What I Learned After My Mom Died

Written by BLUNTGuest

A little over ten years ago, I sat down to write her eulogy, which (as Mom was a long-time teacher) appropriately discussed all the things she taught me in the twenty-two years I was given with her.

And as this first decade passes, it hits me that I have lived another half of that short portion of time. A brutal realization that, when ruminated upon, has the potential to really do a number on my spirit. But, Mom was never one to ruminate. She liked to think of each experience as a chance to learn. So, in the spirit of her courage, thirst for knowledge, and decade-old eulogy, I share with you the lessons I’ve learned in her absence, albeit not without her influence.

Life rarely ends up resembling the vision we’ve created for ourselves, but what do we really know in the grand scheme of things?

You should never fear being yourself. A bigger fear should always be inauthenticity.

Above all, to achieve your dreams you must be tenacious. Statistically speaking, things are bound to work out if you keep at them.

Although dreams should be pursued, it’s often the things you don’t think you need that end up being the most conducive to growth.

 

Success in life should not be measured by financial freedom, or other societal parameters. It should be measured by your ability to find value in your life, especially when it seems inherently lost.


 

The grass often looks greener on the other side, but much of the time that’s just a trick of the light. In reality it’s greenest where it’s tended to best, so take care.

Sometimes the hardest conversations you can have, or the toughest actions you can take, are the only ones that’ll make anything better. 

Live in the moment as much as you possibly can. Our time is simply a long series of moments woven together. If you wait until its finished to admire its intricacies, you’ll miss out on the process and much of the details.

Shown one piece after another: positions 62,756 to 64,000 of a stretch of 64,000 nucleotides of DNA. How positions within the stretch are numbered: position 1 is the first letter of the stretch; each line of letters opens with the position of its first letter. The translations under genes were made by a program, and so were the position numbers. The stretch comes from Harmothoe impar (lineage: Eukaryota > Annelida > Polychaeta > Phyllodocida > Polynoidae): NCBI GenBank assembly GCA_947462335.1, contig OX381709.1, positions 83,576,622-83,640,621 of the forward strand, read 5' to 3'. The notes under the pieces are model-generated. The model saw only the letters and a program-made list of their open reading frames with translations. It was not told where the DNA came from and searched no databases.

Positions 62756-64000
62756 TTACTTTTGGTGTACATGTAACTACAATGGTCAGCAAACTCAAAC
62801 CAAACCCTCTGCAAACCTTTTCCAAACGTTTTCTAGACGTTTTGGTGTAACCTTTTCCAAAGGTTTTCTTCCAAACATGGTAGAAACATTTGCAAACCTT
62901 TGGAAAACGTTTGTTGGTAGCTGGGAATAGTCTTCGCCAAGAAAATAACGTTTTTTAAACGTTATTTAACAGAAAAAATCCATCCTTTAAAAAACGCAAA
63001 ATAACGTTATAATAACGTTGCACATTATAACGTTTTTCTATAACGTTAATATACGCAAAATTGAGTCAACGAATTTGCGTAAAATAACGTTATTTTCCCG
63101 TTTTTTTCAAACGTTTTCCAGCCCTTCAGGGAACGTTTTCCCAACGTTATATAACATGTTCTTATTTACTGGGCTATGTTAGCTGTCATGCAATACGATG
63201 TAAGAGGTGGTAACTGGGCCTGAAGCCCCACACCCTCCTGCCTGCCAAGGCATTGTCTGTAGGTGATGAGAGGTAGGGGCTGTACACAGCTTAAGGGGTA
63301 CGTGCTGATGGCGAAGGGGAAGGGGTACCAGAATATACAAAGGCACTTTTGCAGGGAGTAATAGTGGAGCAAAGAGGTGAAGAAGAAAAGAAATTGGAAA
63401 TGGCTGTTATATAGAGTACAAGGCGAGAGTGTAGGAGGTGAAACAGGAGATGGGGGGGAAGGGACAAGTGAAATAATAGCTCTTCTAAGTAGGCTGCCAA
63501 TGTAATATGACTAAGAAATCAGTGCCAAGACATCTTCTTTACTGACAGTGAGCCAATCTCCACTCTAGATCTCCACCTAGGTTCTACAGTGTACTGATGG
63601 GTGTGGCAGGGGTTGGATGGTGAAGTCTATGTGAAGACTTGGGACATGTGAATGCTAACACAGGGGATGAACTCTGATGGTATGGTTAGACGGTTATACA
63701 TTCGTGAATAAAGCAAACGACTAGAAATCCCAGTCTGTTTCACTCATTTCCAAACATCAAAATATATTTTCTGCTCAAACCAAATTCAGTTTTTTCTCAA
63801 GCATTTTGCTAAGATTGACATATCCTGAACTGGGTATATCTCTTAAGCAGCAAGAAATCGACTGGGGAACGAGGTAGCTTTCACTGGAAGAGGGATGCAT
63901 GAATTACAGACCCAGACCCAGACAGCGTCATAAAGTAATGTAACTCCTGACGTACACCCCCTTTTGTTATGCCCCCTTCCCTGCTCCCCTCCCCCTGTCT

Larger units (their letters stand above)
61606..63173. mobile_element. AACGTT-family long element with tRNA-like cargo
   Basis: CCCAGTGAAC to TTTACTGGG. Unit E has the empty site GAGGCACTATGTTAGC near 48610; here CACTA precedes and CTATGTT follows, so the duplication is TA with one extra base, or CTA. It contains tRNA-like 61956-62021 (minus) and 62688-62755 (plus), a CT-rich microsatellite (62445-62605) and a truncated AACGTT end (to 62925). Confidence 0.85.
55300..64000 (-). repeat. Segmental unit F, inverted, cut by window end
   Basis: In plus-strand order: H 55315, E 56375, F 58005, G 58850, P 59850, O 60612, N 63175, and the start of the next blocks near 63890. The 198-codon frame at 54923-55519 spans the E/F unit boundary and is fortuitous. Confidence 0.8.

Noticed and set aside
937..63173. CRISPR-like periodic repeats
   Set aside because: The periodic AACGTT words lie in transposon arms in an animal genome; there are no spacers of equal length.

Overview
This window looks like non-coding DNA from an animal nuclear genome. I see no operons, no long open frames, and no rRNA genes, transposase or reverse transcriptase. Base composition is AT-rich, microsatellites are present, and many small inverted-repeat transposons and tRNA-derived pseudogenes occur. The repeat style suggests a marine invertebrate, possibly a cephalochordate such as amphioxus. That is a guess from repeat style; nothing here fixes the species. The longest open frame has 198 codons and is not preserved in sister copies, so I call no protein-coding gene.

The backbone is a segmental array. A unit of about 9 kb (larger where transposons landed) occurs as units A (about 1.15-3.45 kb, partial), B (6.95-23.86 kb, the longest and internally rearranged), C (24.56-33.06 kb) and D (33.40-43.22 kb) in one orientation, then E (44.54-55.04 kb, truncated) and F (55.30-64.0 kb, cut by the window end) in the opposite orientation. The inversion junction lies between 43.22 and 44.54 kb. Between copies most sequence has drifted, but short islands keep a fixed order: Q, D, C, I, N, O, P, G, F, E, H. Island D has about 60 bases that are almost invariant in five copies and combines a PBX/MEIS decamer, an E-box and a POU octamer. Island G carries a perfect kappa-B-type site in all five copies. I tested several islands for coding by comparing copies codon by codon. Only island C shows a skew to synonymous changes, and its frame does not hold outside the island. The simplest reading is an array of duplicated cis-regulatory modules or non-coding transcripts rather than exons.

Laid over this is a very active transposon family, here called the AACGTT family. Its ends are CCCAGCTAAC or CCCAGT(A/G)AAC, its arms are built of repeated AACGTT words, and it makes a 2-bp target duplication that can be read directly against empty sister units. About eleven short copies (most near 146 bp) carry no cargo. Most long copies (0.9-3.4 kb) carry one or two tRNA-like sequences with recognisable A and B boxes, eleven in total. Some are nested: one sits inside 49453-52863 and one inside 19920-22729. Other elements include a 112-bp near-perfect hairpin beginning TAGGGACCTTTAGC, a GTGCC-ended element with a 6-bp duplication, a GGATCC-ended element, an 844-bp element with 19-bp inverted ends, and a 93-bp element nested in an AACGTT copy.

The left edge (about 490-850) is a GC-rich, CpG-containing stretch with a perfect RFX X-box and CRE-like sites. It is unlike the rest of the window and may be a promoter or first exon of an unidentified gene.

No matter how alone you may feel, the fact is you’re not (you know, statistics and all). Someone out there understands and will appreciate knowing that they’re not alone either.

Life will never be without loss or pain, but that should not keep you from living. In fact, heartache is what allows us to see just how sweet the good times are.


A child’s appreciation and love for their parent knows no boundaries, even after death. And, if we work to keep our loved one’s legacies alive, there’s no way for their absence to be resolute either.

I love you more today than I ever have before, Mom. Hope you’re taking good care of Mike, and the other newer arrivals. <3

This post originally appeared on This House of Love.

 

A.B. Chesler is an author, content creator, blogger, and family woman from Los Angeles, California. Her most recent publications include five different contributions in six different Chicken Soup for the Soul anthologies, as well as her first solo children’s book, A Man and His Books (available on Amazon and most other book-selling sites). Follow her on Twitter (@abcauthor), Facebook (www.facebook.com/abchesler), or Instagram (@abc_author) for updates, giveaways, and much more!

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BLUNTGuest

Ok fine, we’ll begrudgingly admit it. Sometimes people write great posts and don’t run them on BLUNTmoms. But there’s no reason why we can’t share the content later, right? BLUNTGuests brings you some of the funniest, saddest, most heartwarming content from the internet that you might not have seen during its first run.

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